Dove has done it again. And by “it” I mean they have created yet another patronizing ad campaign that plays on women’s insecurities and reinforces damaging myths that are ultimately harmful and disrespectful to women, all under the banner of “being progressive”.
The newest Dove ad campaign shows women making a choice about which door they should enter a building through – a door marked “beautiful” or a door marked “average”. Which door would you walk through? Most women go through average doors because they don’t see themselves as beautiful. The moral of the ad is that they should walk through the door marked “beautiful” instead, because they are beautiful.
“I just wish more young women realized it” says a mother in the ad who forced her daughter to walk through the “beautiful” door.
It’s supposed to be heart-warming, confidence-building and body-positive.
It’s really not.
Instead, it’s just another bit of media that’s placing far too much emphasis on women being beautiful, as if it’s the most valuable thing we can be.
First of all, beauty is nice, but it’s not important. It should never be what we tie our value to. We should not have to “feel beautiful”, because it should not matter.
There are more important things for women to be and feel than beautiful. We should feel respected, and be worthy of respect. We should feel self-confident about our intelligence, our integrity, and the contributions we make to humanity, society, and the world. These are important things to tie our value and self-worth to, not our looks.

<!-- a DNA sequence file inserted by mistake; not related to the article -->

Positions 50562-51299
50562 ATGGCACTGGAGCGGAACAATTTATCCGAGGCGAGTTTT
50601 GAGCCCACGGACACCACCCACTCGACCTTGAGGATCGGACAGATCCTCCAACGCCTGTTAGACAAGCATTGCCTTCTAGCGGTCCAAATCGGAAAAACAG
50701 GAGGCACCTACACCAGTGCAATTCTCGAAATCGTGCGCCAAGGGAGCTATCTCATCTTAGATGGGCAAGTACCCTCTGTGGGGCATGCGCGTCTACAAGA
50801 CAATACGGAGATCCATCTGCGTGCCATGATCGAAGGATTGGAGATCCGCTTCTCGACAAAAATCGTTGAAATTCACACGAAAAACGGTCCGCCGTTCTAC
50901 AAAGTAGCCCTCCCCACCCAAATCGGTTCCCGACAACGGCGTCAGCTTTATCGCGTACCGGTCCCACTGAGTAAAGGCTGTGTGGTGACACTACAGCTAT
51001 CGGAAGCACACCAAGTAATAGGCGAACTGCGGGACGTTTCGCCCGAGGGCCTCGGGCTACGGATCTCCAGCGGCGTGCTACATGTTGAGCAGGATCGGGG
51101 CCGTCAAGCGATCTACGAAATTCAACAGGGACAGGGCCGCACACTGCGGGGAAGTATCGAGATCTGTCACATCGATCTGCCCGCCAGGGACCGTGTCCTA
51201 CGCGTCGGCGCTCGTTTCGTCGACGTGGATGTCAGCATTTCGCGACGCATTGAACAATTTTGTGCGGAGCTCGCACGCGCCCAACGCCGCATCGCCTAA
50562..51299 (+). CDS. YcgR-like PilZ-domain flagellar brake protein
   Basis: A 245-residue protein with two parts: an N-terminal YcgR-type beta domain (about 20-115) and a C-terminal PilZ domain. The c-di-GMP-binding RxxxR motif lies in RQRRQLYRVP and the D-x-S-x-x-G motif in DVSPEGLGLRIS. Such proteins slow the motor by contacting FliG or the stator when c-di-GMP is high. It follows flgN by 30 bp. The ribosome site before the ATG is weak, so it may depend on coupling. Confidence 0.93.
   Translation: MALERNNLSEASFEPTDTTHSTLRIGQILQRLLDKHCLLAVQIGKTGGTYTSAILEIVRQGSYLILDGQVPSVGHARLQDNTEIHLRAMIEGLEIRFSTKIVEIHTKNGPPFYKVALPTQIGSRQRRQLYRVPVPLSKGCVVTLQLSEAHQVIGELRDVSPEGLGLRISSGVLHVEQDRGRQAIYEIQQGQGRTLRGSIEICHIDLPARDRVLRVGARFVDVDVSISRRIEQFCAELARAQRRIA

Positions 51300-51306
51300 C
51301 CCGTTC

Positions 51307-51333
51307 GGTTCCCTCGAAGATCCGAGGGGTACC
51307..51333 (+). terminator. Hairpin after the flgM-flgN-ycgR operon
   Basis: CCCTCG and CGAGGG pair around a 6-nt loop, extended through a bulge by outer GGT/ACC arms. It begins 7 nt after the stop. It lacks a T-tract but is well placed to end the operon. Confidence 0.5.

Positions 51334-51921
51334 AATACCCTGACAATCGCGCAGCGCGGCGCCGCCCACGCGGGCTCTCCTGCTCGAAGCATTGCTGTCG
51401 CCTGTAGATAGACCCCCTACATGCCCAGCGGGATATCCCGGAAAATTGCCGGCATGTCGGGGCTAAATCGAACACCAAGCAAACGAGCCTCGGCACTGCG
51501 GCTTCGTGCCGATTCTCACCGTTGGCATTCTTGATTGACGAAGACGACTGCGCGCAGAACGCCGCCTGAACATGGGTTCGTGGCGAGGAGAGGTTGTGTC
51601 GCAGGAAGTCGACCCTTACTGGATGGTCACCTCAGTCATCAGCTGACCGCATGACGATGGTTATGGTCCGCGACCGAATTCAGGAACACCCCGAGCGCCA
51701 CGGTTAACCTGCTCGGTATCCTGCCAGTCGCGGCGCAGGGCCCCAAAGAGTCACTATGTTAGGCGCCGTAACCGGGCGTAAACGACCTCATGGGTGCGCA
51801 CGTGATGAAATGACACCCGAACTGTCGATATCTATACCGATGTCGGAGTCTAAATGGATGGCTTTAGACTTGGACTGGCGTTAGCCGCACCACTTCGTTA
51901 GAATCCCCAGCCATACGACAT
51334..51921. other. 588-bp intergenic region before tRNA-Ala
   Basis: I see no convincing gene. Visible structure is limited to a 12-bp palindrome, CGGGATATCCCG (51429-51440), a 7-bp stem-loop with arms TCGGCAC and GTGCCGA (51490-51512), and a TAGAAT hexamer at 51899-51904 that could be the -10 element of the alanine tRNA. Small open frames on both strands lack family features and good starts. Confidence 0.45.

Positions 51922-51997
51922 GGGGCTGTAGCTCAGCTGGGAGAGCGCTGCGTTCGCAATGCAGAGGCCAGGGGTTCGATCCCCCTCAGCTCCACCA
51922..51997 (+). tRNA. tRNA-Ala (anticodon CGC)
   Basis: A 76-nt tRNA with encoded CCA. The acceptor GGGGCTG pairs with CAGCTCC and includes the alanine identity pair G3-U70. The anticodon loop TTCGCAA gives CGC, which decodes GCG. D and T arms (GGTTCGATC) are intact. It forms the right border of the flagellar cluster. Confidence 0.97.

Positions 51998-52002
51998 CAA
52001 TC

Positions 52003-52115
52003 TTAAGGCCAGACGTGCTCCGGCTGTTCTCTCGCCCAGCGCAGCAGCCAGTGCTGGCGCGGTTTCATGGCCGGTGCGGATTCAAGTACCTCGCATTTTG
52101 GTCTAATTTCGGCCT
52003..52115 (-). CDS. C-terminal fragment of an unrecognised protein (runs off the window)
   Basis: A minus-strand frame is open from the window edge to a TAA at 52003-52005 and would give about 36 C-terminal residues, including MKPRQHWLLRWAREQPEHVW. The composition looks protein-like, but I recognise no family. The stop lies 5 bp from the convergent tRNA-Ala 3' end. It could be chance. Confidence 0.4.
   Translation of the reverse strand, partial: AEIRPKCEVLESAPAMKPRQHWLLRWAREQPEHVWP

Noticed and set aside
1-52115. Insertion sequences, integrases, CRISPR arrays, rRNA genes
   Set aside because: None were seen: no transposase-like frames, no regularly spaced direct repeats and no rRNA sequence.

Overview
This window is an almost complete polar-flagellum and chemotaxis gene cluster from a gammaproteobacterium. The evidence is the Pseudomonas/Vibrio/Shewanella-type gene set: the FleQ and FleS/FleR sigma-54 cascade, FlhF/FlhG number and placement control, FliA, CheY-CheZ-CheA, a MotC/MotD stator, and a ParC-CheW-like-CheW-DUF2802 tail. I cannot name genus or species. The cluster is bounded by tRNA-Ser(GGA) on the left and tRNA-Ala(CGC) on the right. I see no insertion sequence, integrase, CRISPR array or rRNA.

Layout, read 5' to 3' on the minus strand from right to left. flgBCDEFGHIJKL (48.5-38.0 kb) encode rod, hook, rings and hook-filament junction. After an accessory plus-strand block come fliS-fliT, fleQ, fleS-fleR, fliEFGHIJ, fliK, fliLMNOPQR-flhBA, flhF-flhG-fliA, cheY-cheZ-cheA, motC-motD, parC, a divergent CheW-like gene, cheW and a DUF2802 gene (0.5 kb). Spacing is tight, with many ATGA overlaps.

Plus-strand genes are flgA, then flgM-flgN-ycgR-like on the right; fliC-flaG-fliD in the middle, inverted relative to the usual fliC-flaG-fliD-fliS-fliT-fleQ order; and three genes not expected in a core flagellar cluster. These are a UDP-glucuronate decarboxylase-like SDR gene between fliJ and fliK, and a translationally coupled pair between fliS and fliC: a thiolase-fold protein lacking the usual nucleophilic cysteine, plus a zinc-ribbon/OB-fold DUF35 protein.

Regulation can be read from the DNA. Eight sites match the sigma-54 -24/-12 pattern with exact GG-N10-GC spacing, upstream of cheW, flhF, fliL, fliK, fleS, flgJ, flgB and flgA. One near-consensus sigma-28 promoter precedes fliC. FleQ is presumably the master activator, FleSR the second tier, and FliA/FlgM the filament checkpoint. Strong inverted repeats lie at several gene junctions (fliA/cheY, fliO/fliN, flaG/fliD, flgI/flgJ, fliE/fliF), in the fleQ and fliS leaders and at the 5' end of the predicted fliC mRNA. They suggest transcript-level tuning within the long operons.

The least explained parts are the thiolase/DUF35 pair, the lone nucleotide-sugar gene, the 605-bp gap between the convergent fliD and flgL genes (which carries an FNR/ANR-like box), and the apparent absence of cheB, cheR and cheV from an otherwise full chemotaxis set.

It’s good to be body-positive, but our beauty shouldn’t matter so much to us that we somehow feel less valuable if we do not feel beautiful.
Secondly, what’s wrong with “average”? Average just means that applies to most people. Are most women not beautiful? Is it important to feel like you look better than everyone else before you can feel like your looks are “good enough”?
With this idea that we’re supposed to feel “beautiful” rather than “average”, Dove is telling us that it’s important to feel like we look better than most women do. In this ad campaign, Dove is not only encouraging women to place most of our sense of value and self-worth in our physical appearance, but also actively encouraging us to compete with other women so that we can feel better than them because we’re more beautiful than most “average” women as well.
Thank you for saying I’m beautiful, Dove, but I reject your campaign. I’m not unusually beautiful, I’m average. What’s more, I’m valuable, I have merit, and I’m worth more respect than this patronizing benevolent sexism that you have been trying to feed me in the name of body positivity.